New horizons for vyn in Asia

3 questions for Mohan Menon, vyn President for Asia.

Mohan Menon, vyn President for Asia

Your career has focused on leading and creating revenue-generating teams in large enterprises. Which sectors and divisions in Asia ​do you think have the biggest need for video-based data like what vyn provides?

I don't think it's too different actually, from either the Americas or Europe, in terms of segments and sectors. Asia is to a large extent like Europe. Huge in terms of territory, with different languages and cultures. Sectors that work in the US and Europe would work in Asia as well. For example, any B2B company with dispersed sales teams across a country or the APAC region, be it Manufacturing, FMCG, Infrastructure, Banking & Insurance, Refineries, Government, etc., could be potential customers for our SmartVideoNotes application. Over a period of time, the government sector could emerge as a big user of vyn.

In a lot of countries in Asia Pacific, utilities are still run by the government. Here, we could see potential large-scale deployments for vyn. Having said that, one also has to realise that sales cycles to close deals for government-led utilities could be significantly longer than other sectors.

I just met a very senior executive who recently left Hewlett Packard as Head of Asia Pacific Enterprise – Software. I showed him the vyn use case videos and talked to him about major use cases. Interestingly he replied, “Why can't we use this for customer satisfaction surveys?” He said, every six months we want all our customers to give feedback, often asking them to fill a 2-3 page customer satisfaction survey form. If we can reduce that to a 90-second scripted questionnaire using vyn, where you also get to see the face of the customer, and it gets plugged into a back-end it would make everyone happy. Imagine the possibilities!

So the strategy is to get into an account with one opportunity…and expand.

As a Sales leader, previously overseeing dispersed selling teams, what features of vyn do you think will appeal most to the large enterprise companies you’ve targeted in Asia?

I have worked in the US, Europe and Asia. One thing which is a little different in Asia is the trust factor: Trust plays a big role in any decision-making in Asia. Video actually helps bring that trust factor home to people. Instead of spending time to read a report on a system, with vyn one could see the person whom you trust, recording the video and see him speak to you. I have been in this part of the world for the past 20 years starting in 1998 with Motorola. In my opinion, once you win trust with customers in Asia, it has longevity which doesn't happen as much in other parts of the world. Seeing and hearing something from your team or from somebody you trust means a lot in Asia.

You’ve spent 20 years of your career in Singapore where you’re currently based. Can you tell us why the island is such a good base for business?

First and foremost, Singapore has the best infrastructure to do business in Asia. Starting with the education system in Singapore, the school system is very robust. There are four top-of-the-line universities in Singapore, which provides the talent pool for all industries operating in and around Singapore. To that you add the expat community which brings a wealth of experience and best practices from all parts of the globe living and working in Singapore. A very rich mix of locals and expats, living and working together.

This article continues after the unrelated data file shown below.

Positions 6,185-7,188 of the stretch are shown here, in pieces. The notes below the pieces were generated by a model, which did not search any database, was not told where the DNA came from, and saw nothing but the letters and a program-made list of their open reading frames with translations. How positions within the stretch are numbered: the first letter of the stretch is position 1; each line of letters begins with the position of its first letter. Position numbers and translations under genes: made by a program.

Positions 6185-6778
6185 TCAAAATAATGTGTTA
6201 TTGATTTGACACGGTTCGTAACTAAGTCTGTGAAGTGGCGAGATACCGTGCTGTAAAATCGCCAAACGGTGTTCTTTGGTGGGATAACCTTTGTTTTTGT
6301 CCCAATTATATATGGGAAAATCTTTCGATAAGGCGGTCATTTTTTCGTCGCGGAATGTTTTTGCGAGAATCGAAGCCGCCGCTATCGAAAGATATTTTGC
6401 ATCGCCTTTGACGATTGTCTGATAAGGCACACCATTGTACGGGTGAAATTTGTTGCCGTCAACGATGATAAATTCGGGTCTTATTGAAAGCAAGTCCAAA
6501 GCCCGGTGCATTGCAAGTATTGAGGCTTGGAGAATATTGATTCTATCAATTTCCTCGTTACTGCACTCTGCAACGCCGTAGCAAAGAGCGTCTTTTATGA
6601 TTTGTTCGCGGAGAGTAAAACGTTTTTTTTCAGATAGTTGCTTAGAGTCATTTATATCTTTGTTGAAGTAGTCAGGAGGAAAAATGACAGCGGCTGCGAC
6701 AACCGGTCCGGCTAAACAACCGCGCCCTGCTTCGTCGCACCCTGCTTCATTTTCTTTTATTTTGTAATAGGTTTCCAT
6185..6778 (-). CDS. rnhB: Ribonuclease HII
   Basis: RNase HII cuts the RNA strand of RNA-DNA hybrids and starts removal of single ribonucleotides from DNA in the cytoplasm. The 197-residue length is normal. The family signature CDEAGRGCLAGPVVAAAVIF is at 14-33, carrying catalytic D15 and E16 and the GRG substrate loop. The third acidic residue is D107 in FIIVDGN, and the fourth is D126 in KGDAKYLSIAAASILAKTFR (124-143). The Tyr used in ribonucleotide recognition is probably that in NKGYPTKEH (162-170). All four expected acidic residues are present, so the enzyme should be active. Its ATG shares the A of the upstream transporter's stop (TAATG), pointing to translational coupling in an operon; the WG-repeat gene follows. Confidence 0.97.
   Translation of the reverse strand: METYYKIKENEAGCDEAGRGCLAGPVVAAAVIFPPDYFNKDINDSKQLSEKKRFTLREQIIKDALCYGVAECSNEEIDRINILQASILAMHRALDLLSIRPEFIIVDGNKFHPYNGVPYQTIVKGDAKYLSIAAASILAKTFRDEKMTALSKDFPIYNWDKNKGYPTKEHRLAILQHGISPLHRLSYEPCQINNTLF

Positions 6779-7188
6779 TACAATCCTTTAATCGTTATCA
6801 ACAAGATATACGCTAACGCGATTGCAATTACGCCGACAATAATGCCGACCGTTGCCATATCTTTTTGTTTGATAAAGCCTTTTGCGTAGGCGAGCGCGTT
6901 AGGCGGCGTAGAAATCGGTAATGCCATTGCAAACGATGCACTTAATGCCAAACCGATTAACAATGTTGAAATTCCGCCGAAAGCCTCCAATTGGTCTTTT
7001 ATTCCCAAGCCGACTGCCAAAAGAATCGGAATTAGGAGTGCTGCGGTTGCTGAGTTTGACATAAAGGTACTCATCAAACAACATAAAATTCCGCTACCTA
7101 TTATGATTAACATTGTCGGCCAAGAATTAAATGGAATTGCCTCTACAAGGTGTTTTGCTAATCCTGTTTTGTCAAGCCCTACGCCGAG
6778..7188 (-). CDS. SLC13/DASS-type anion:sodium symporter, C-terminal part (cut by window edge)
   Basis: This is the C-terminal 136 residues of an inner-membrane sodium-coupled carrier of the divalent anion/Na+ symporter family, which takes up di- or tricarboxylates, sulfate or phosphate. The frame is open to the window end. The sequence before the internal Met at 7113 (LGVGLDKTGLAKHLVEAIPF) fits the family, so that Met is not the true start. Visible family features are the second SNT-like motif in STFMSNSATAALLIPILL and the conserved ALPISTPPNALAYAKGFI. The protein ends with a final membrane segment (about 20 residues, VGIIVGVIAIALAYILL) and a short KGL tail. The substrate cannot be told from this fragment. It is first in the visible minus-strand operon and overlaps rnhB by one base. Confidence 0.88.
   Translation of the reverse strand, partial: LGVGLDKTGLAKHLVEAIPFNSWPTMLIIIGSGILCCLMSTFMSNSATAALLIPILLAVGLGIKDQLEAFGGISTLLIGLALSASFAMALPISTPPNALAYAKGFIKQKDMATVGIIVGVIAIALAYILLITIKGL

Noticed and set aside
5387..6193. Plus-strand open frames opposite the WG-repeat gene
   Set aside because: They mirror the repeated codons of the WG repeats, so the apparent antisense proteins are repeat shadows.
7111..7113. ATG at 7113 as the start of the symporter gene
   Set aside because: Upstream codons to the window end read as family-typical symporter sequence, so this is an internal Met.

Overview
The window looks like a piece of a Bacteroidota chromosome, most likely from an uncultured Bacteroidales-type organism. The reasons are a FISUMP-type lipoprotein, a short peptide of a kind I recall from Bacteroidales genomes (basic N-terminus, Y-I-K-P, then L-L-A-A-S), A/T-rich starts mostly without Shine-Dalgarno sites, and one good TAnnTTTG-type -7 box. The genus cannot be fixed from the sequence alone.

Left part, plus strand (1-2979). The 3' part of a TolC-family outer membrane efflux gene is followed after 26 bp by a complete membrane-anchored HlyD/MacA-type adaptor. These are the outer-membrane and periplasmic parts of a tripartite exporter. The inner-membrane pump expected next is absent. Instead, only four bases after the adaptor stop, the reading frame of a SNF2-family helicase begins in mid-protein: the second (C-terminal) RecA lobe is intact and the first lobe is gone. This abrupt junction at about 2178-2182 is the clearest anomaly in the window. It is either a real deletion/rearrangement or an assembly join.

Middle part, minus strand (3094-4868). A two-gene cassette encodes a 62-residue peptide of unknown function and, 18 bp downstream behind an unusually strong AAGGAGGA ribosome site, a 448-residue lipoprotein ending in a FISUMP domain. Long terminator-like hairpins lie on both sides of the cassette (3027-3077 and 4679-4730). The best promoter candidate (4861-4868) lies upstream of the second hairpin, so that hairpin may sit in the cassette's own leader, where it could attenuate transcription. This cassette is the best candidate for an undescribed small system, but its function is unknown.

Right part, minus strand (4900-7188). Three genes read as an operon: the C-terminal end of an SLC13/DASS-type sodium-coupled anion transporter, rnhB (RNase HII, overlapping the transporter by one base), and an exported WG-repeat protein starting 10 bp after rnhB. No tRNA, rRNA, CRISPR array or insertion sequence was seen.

Secondly, I would say financial services and world-class administration. I think the government in Singapore works like a corporate enterprise: Extremely responsive to business needs.

A plane about to land at Singapore's Changi Airport.
Third, of course, is the best in class transportation network. The public transportation network is excellent. I am sure you have heard of Singapore Changi Airport being the world's best airport. Multiple daily flight connections to all major destinations in the world, and to big and small cities across Asia, make the island a great place for people to live and work.

Singapore is a very small country with a population of about 5.8 million people. World class infrastructure and easy access to APAC markets makes it an ideal choice for corporations to locate their Asia Pacific headquarters in Singapore.

And last but not the least, let’s not forget the food in Singapore. The Hawker Centre food courts across Singapore serve some of the best street food in Asia. Come to Singapore for Asian food at its best!

What about the safety aspect? Singapore is known for its low crime rates…

Yes, I didn’t mention this but it’s also possibly the best place in the world to raise kids. Both my kids went to school here before they went to universities elsewhere. I would never lose sleep at night if my daughter who was in grade 7 or 8 came back at midnight, having gone for a birthday party at a friend’s place using public transportation. I wouldn't say it's a no-crime city, but it's a very, very low-crime city. Singapore is known world over for its very strict law enforcement.

Singapore sounds a bit like the Switzerland of Asia.

I would tend to agree, except for the weather. I may be biased after living here so long, but there’s a good many reasons why I’ve stayed.


 Connect with Mohan on LinkedIn to start a conversation with him.